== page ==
CSL - Getting Perspective in Challenging Times

CSL would like to express their respect and appreciation for the brave and courageous work of school leaders during the current covid-19 pandemic. Since March 12th, you as school leaders have had to call on all your inner strength and resources to ensure the ongoing needs of your school communities are met. You have managed to work collaboratively with your leadership teams, your teachers, support staff and school communities to ensure that continuity of teaching and learning is in place for your pupils, and to address the concerns of parents and families. In the past few weeks, you have experienced greater levels of stress and anxiety than ever before, your workload has increased significantly, and you have dealt with your professional challenges alongside concern for the health and safety of your own families and loved ones.

You have been asked to provide effective distance learning overnight, and have been overwhelmed by advice on suitable IT platforms, resources and methods of communication. Teachers have expressed grave anxiety about the use of this new way of learning, and many others have shown impatience with this anxiety, being au fait with online learning themselves, and not understanding the challenges it presents for some. Parents have also expressed a desire for support and reassurance. They have requested reduced work, more specific work, more response from schools, less communication with schools, their understandable requests and anxieties depending on their own family circumstances.

You have expressed huge concern for disadvantaged pupils, those with SEN, those in homeless and direct provision accommodation, and those living in difficult family circumstances. You are concerned about anxiety levels, uncertainty, fear of illness, fear for the vulnerable, fear of the unknown and fear of a life and existence you have never experienced before. There is now an urgent need to get perspective so that you can remain calm, generous and positive about the future. This is no easy task but like many, many educational challenges you have encountered before, it is about leadership.

Leadership means dealing calmly with the storm. It is ‘a people issue’ (Smith and Riley, 2012:57) focusing on influencing the way others think, feel and behave. Leadership in crisis is particularly demanding. According to Elliott et al. (2005), the five common traits of a crisis include a wide range of stakeholders, time pressures and an urgent response, little if no warning, a high degree of ambiguity and a significant threat to the organisation’s goals. We can easily match each component with the challenges of the current state of affairs.

According to Sutherland (2016), the biggest factor in coping with crisis in schools is trust. Trust can make the difference between schools continuing to flourish in tough times or struggling under the strain. What we need now is trust between all members of school communities. Trust is needed between teachers and leaders, between schools and homes, between boards and staff members and maybe most importantly, school leaders need to trust themselves.

Doing your very best is more than good enough. Regarding the issue of other people, trusting your staff and school community to assist you is essential. Listening to concerns, offering reassurance, facilitating feedback from staff and parents, and living the ethos of your school will see you through. No more is expected of you than this. Take it easy on yourself, you have done enough for now. Think about how you can be supported. Make contact online or by phone with principal colleagues and consider beginning the CSL coaching support remotely. If you are newly appointed, remain in contact with your mentor. If you are a mentor, ring your mentee, simply for a chat.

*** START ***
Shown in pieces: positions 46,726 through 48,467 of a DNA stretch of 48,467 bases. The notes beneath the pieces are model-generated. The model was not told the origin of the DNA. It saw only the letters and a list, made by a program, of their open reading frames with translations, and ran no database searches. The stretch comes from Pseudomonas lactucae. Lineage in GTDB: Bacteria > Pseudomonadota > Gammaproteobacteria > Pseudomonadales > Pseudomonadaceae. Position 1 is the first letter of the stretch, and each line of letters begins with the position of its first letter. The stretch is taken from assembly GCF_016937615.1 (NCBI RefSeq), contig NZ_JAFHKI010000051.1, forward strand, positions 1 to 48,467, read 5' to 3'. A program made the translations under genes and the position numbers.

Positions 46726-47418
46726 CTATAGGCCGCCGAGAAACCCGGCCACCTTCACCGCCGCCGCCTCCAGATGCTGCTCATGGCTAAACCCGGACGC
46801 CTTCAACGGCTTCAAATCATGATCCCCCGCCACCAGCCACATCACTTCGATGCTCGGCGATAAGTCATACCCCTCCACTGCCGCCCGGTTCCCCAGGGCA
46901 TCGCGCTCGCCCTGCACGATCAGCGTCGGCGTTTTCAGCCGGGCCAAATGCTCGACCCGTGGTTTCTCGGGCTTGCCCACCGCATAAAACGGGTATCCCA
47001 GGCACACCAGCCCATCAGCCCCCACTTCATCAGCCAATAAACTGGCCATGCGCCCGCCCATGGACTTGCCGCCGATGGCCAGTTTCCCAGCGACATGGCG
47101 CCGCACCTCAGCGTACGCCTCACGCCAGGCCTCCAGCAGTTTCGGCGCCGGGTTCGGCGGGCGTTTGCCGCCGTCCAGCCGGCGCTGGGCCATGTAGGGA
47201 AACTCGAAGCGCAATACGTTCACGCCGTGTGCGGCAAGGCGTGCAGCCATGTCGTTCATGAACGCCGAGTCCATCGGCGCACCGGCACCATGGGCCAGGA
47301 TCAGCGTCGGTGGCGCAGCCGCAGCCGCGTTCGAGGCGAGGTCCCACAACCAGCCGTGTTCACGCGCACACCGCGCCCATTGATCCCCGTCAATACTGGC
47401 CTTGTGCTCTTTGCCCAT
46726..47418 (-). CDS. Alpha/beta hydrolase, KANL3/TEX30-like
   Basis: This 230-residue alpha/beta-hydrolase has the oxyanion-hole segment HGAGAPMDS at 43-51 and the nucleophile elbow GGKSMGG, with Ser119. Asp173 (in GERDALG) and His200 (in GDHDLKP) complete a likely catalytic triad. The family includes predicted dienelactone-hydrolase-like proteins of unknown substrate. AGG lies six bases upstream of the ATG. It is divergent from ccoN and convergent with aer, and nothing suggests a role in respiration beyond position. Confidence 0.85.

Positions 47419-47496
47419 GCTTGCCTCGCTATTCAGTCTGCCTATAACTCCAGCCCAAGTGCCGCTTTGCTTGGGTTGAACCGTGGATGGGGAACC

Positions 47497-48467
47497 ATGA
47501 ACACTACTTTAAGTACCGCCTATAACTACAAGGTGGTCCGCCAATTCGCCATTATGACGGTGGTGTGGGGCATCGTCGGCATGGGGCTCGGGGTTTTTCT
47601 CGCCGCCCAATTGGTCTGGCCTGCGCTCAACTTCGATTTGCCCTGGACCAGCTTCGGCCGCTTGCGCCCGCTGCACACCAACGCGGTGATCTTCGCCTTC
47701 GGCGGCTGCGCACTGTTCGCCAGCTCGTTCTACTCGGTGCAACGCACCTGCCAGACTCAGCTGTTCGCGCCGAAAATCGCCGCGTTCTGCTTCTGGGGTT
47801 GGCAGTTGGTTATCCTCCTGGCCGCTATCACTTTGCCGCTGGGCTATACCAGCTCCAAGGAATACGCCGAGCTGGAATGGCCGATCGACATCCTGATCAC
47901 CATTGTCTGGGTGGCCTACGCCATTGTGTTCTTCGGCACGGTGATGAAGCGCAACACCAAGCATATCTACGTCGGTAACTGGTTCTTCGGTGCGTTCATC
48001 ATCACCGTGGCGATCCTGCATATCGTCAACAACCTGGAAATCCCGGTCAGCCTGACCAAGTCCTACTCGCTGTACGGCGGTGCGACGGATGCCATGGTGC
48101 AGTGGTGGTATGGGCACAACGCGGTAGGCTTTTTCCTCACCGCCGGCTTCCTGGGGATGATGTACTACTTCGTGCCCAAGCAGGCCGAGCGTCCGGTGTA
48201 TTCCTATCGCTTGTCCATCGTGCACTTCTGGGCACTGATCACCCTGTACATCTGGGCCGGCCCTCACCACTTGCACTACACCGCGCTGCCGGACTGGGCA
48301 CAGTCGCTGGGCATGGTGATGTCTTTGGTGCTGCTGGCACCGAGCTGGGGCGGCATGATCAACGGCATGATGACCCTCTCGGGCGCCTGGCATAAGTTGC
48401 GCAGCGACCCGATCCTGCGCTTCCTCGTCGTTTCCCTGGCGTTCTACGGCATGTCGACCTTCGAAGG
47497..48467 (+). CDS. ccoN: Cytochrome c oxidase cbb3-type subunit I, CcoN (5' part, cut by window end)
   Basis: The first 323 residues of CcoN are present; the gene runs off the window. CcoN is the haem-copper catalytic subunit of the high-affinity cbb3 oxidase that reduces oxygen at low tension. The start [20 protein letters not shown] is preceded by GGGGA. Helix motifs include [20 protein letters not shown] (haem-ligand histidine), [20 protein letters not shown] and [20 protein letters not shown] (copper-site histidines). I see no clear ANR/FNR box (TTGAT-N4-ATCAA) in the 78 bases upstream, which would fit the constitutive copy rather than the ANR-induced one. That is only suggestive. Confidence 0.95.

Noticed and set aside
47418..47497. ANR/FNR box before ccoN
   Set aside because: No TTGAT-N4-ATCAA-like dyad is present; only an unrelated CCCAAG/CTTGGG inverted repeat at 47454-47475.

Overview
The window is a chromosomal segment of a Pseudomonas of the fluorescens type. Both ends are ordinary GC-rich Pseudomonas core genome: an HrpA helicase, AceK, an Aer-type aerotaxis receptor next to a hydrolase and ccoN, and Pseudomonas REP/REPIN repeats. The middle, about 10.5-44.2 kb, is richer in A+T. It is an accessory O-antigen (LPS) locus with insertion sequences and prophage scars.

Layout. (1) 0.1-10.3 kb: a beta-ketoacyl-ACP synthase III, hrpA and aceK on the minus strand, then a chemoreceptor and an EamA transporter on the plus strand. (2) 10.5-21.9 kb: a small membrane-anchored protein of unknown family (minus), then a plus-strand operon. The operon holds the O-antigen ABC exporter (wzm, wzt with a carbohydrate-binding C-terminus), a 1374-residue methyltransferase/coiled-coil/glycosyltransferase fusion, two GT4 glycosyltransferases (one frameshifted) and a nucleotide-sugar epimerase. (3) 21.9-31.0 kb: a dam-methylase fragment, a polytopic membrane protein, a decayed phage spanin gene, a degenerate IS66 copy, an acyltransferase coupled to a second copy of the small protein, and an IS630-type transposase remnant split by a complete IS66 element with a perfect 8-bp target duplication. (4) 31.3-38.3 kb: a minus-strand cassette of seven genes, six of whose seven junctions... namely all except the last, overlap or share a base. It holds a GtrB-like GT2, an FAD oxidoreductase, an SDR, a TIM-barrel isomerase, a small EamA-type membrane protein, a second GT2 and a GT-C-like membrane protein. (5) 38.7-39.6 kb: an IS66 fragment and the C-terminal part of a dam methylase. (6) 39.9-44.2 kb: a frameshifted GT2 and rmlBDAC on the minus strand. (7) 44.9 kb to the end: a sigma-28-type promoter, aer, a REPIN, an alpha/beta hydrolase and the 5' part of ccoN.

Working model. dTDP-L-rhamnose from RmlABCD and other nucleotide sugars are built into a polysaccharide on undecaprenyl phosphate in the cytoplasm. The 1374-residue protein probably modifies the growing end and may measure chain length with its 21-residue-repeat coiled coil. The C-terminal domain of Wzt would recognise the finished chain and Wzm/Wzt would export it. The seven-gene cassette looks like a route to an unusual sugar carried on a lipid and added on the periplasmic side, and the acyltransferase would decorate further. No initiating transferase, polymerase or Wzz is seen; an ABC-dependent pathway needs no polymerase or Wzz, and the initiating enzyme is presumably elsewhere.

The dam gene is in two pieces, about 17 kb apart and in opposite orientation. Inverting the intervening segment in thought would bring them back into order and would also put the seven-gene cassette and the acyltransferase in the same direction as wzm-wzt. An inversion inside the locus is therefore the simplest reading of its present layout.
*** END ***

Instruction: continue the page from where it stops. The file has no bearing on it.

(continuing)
To get perspective and to keep an eye on the bigger picture, take quiet time out for yourself to reflect on all the good aspects of your school community, and how you have achieved so much together in the past. Reflect on the celebration of normality that will take place in the future when schools return, and your school community is together physically again. Reflect on all the people you have in your life who are dear to you. Talk, chat, use your phone and devices to keep communicating with them. Limit your exposure to social media and the news, get plenty of exercise and enjoy the simple pleasures when you have the time. Sustain yourself through this storm to enjoy the calm that awaits us all. If you need to talk, send an email to the CSL Team to office@cslireland.ie

‘Never cut a tree down in the wintertime. Never make a negative decision in the low time. Never make your most important decisions when you are in your worst moods. Wait. Be patient. The storm will pass. The spring will come’. Robert H. Schuller

 

References

  • Baron, S., Harris, K., Elliott, D. (2005), ‘Crisis management and services marketing’, in Journal of Services Marketing, vol. 19, No. 5, pp. 336-345. Available at: https://doi-org.ezproxy.lib.gla.ac.uk/10.1108/08876040510609943
  • Smith, L. and Riley, D. (2012) ‘School leadership in times of crisis’, in School Leadership & Management, vol.32, no.1, pp. 57-71. Available at: DOI: 10.1080/13632434.2011.614941
  • Sutherland, I. (2017) ‘Learning and growing: trust, leadership, and response to crisis’, in Journal of Educational Administration, vol. 55.no. 1, pp. 2-17. Available at: https://doi-org.ezproxy.lib.gla.ac.uk/10.1108/JEA-10-2015-0097

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